Your energy questions answered

There are good reasons for changing your energy supplier with Edan Home

  • Save money
  • Get better customer service
  • Be greener

What is the best gas and electric tariff?

The best tariff (or energy plan) for your home will be one that meets your needs as an energy user. Providers set their own specific terms and conditions, but the tariffs they offer will generally fall into one of these types:

Variable rate tariff

The cost of energy goes up and down depending on the wholesale or market cost of gas and electricity.

The most common type of variable tariff is the standard variable tariff or SVT (sometimes known as the default tariff). SVTs are generally expensive and you can unwittingly end up on one if you don’t negotiate a new deal when your contract comes to an end.

If you’re on a variable tariff, you’ll benefit if prices fall but you’ll face higher bills if prices rise.

Fixed rate tariff

The price of your gas or electricity is fixed per kWh for an agreed period of time (usually for 12 or 18 months).

Your bills can still go up or down, but this will be based on the amount of energy you use rather than the unit cost of it.

If your energy use is consistent, a fixed rate tariff can help you stay within a budget.

Dual fuel tariff

This is where you buy both your gas and electricity from the same supplier.

Very often you’ll be given a discount for buying both and it can be easier to manage from an administrative point of view as you only have one supplier to deal with.

Green tariff

A percentage of your gas and electricity will be from renewable sources such as solar, wind or hydroelectric power.

Economy 7/10 tariff

If you have an economy meter, you’ll get either 7 or 10 hours’ worth of cheap energy every day.

This can be a good tariff if you can set appliances on a timer to make the most of off-peak costs.

Prepayment tariff

This is where you pay for your energy before you use it.

Prepaid meters need to be topped up with money using either a key, token, card or app.

This is usually an expensive tariff and meters are often installed in homes where residents have had problems paying bills in the past. If you’ve bought a house with a prepayment meter you can ask to have it changed.

Who is the best gas and electric supplier?

This depends on what you’re looking for in a supplier so ultimately it’s up to you to decide. Some areas you might want to think about include:


Cost may be the overriding factor for you.


Customer satisfaction, including how long it takes for problems to be resolved.

The environment

Do you want a supplier that actively uses renewables or funds green projects?


Some tariffs can only be managed in certain ways so if you have a preference for online or paper billing, then check to see what’s available

Other frequently asked questions

Changing gas and electricity supplier is easy, but here are the answers to common questions we get asked by our customers. We hope you find them useful:

Why do you need my information?

To find the best deal for you we need to know how much energy you currently use and compare this with the tariffs available today.

So we can work out how much you currently use and spend, we need to know your current suppliers, current tariffs, your current payment method and either your current spend or consumption. It is better to tell us the consumption figure as this allows a more accurate calculation.

To work out the cheapest tariff for you to switch to, we need to know your supply area and preferred future payment method.

We also ask for your email address so that we may contact you about your results. We may also use your email address in line with our privacy policy.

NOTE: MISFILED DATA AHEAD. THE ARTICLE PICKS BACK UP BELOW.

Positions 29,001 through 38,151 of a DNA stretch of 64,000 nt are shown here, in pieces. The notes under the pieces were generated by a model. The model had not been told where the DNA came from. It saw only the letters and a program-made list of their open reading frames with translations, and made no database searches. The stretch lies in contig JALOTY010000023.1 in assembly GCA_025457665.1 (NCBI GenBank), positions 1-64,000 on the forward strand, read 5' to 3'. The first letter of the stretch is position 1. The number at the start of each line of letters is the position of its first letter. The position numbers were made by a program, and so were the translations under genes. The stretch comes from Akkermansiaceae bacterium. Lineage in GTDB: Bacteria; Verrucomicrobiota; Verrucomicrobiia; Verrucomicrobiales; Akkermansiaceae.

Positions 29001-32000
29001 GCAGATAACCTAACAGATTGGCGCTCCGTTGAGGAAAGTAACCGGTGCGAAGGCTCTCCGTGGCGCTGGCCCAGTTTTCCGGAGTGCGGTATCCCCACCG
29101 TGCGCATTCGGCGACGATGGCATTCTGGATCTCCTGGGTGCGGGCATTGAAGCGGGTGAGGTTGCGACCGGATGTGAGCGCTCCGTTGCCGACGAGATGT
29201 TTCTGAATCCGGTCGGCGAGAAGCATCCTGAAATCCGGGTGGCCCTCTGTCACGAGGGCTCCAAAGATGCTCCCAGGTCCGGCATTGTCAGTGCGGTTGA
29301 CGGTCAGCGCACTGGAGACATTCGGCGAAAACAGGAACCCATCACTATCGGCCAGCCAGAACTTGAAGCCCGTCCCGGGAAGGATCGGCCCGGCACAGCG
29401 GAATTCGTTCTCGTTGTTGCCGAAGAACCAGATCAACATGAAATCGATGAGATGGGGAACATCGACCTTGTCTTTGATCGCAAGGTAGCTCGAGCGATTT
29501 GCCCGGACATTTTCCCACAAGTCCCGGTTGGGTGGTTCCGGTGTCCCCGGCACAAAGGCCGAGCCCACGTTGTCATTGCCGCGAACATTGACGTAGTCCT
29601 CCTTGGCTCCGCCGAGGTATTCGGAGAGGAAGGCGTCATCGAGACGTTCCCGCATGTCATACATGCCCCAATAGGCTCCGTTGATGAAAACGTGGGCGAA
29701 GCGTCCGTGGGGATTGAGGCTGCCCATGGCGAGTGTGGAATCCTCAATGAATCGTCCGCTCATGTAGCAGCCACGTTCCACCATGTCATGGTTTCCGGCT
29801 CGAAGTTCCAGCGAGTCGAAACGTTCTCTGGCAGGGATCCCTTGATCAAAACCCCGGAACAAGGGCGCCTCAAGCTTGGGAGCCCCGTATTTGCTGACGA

What if I don’t use gas in my home?

In that case, do not worry about applying for a dual fuel contract. Please select the option to compare ‘Electric only’ at the top of the form.

What are the benefits of signing up to a dual fuel contract (gas and electricity from the same supplier)?

There are two main benefits – price and convenience.

  • Companies offering dual fuel packages will sometimes offer you an additional discount if you buy both gas and electricity from them. This can vary from being a fixed reduction in the overall bill to a special rate for one or other of the fuels you take.
  • The benefit of convenience associated with dual fuel is that you only need to deal with one company should there be a bill query, complaint or when moving home. Certain suppliers will also offer the convenience of a single bill.
What is the Warm Home Discount?

You could get £140 off your electricity bill for winter 2020 to 2021 under the Warm Home Discount Scheme.

The money is not paid to you – it’s a one-off discount on your electricity bill, between September and March.

You may be able to get the discount on your gas bill instead if your supplier provides you with both gas and electricity. Contact your supplier to find out.

The Warm Home Discount Scheme for winter 2019 to 2020 closed on 31 March 2020. The 2020 to 2021 scheme will open on 12 October 2020.

The discount will not affect your Cold Weather Payment or Winter Fuel Payment.

There are 2 ways to qualify for the Warm Home Discount Scheme:

How you apply for the Warm Home Discount Scheme depends on how you qualify for the discount.

Pre-pay or pay-as-you-go meters
You can still qualify for the discount if you use a pre-pay or pay-as-you-go electricity meter.

Your electricity supplier can tell you how you’ll get the discount if you’re eligible, for example a voucher you can use to top up your meter.

Park (mobile) homes
Applications for winter 2019 to 2020 have now closed.

Fill in the Park Homes Warm Home Discount application form to be contacted when the scheme reopens.

Energy Suppliers
The following suppliers are part of the scheme:

  • Affect Energy – see Octopus Energy
  • Angelic Energy – only if you’re eligible for the ‘core group’
  • Atlantic – see SSE
  • Avro Energy
  • Beam Energy – only if you’re eligible for the ‘core group’
  • Boost
  • Bristol Energy – only if you’re eligible for the ‘core group’
  • British Gas
  • Bulb Energy
  • Citizen Energy – only if you’re eligible for the ‘core group’
  • Co-op Energy – see Octopus Energy
  • E (Gas and Electricity)
  • E.ON
  • Ebico – only if you’re eligible for the ‘core group’
  • Ecotricity – only if you’re eligible for the ‘core group’
  • EDF Energy
  • Fosse Energy – only if you’re eligible for the ‘core group’
  • Great North Energy – only if you’re eligible for the ‘core group’